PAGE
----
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Two years after crashing onto the mean streets of Hong Kong with As Tears Go By, director Wong Kar-wai returned with an altogether more mature affair. 1990’s Days of Being Wild sees the Asian auteur already raising his game to the level of an inventive and seasoned professional. If Tears… made audiences sit up and pay attention, Days… began to teach them just how stylish and sonorous his films could be. With visual lay lines stretching forward to In the Mood for Love and 2046, Tartan’s January releases cast a backward look in Wong Kar-wai’s catalogue.

Days of Being Wild
Yuddy (Leslie Cheung) is a handsome and vain young man swaggering around 1960s Hong Kong. With a private income, he wears the fashionable clothes of the time, drifts through town and woos the beauties he comes across. His predatory attitude towards women is soon drawn as he courts kiosk worker Su Lizhen (Maggie Cheung) with stealthy confidence. Through Su we enter Yuddy’s world and learn he is as versed as getting women’s hearts and minds into his sack as he is opposed to showing them any compassion or commitment. As the summer heat of the city bears down upon its citizens, so Yuddy’s indifference holds his lovers close to him, making them do all the running to keep some semblances of a relationship going.

Yuddy, we discover, is kept by his status-conscious, socialite stepmother (Poon Tik-wa). Not only does she keep in sufficient money him, but he also protects her from the vapid gold-diggers who take advantage of her alcoholism and increasing loneliness. But this is no relationship of concern or familial devotion. Yuddy knows he was abandoned as a baby and is desperate to find his real mother. His stepmother knows who his mother is, but refuses to tell him. She positively rubs her power in his face. She cares for Yuddy selfishly, in that with him she has had money, has a son and has someone in her life. He cares for her with equal self-concern, keeping her close and forever working on her to reveal her secrets. The animosity and affection between them is hardly concealed through their politely spoken exchanges of spite and intent.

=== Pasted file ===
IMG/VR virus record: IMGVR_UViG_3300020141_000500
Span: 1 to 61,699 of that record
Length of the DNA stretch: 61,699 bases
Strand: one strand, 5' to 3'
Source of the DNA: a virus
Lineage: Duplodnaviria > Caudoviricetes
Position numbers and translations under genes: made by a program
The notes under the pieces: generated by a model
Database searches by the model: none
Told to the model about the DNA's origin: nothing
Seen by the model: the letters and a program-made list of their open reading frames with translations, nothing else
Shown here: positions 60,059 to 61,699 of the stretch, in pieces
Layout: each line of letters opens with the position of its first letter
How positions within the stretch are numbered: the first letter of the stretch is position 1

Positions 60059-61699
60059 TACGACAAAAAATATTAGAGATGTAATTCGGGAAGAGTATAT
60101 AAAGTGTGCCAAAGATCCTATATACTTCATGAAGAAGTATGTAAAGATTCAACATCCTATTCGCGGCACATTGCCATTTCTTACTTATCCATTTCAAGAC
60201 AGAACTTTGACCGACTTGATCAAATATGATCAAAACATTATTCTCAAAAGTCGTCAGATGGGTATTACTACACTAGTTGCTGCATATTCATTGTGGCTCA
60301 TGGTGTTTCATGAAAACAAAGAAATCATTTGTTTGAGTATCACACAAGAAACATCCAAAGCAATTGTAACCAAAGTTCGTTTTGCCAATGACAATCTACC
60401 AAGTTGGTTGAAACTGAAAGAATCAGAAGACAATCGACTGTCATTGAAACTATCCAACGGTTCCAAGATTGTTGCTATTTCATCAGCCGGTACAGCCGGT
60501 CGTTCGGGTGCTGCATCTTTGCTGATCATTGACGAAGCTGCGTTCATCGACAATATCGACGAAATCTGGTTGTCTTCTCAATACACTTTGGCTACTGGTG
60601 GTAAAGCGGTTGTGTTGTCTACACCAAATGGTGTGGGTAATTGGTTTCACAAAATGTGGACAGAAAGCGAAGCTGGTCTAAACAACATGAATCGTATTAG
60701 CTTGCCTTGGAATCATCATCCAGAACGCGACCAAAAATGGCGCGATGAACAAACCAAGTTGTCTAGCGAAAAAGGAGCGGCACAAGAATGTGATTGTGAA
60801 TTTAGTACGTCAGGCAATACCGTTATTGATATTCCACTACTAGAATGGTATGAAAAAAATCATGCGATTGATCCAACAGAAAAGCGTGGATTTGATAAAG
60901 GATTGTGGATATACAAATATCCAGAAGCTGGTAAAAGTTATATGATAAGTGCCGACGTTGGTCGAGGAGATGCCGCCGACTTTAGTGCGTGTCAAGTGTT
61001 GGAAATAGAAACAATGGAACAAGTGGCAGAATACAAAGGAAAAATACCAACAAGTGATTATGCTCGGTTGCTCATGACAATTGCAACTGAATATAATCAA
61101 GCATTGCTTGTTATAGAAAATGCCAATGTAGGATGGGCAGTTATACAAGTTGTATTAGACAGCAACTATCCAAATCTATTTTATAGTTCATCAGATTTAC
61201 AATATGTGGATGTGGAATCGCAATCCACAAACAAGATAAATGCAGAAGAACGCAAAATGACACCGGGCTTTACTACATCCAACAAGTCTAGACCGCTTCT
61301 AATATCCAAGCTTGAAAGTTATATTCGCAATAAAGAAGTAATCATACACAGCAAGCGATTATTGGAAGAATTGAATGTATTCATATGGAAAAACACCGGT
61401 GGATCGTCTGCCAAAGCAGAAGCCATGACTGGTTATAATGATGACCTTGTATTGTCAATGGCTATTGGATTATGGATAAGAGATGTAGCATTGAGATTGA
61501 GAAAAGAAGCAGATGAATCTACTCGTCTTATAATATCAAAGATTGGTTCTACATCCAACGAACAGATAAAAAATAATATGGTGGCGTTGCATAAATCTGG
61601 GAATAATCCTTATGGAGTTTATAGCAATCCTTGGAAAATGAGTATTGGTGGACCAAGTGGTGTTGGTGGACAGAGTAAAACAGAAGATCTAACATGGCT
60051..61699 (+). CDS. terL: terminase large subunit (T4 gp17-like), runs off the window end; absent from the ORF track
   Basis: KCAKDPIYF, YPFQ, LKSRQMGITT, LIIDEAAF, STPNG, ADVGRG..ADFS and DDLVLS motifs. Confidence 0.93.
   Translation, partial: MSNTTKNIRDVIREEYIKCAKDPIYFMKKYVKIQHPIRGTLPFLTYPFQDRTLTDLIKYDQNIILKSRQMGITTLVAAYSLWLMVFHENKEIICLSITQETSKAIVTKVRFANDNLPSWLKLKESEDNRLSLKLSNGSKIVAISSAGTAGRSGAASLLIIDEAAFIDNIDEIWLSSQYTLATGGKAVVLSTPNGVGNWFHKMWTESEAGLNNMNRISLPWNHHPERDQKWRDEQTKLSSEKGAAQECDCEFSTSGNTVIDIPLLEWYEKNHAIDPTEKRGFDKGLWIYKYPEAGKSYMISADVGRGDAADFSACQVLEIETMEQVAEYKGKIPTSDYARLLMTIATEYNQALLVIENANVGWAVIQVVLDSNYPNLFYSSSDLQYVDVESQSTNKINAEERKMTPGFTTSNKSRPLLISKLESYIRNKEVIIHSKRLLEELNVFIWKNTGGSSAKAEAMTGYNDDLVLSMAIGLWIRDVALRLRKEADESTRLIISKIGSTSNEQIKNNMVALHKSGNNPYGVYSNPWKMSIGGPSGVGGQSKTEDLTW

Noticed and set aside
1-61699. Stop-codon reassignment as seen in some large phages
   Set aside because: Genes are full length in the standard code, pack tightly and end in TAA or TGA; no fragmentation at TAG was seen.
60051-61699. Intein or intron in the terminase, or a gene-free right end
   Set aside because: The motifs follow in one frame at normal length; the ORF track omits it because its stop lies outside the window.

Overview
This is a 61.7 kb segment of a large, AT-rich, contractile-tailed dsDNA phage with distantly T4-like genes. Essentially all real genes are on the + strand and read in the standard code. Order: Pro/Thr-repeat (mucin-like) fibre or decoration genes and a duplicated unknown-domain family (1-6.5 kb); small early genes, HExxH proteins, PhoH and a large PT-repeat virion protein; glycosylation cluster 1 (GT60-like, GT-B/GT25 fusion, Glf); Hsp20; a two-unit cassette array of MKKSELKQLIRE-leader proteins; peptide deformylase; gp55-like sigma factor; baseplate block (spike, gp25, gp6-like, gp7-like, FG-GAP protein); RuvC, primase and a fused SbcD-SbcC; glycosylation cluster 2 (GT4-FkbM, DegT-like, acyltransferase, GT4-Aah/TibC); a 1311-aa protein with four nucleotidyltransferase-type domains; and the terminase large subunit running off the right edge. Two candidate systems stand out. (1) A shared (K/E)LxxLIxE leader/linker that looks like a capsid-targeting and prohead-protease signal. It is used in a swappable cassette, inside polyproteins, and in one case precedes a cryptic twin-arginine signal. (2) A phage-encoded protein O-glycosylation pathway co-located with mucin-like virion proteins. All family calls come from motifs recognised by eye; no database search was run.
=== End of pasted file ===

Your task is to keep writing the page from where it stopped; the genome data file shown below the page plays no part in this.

Days of Being Wild
Yuddy’s tragic beginning and his hate/love/hate relationship with his stepmother sound out great emotional depth in his languorous lifestyle and callous attitude to women. He is a stagnant motherless figure, waiting for his life to begin. Waiting to develop into a complete being, rather than frozen in his half-developed emotional self. He is set on an intriguing and absorbing narrative arc. Throughout, Leslie Cheung plays the journeying Yuddy with engrossing conviction and impressive restraint. Despite the slightly forced initial scenario, Cheung consistently plays Yuddy’s inner turmoil and vain struggles with believable conviction.

This credibility is further strengthened by another simmering performance from Jacky Cheung as Yuddy’s at-arms-length friend, Zeb. Drawn to and envious of Yuddy’s lifestyle, his efforts to emulate this big brother figure are both tragic and human.

When the spurned Su develops a fragile friendship with a local policeman (Andy Lau), further characters become involved and layers are explored through the story. Lau also invests his bobby with caring integrity and a seamed personality. With a frail mother whose attention determines his choices, he isn’t so far removed from Yuddy.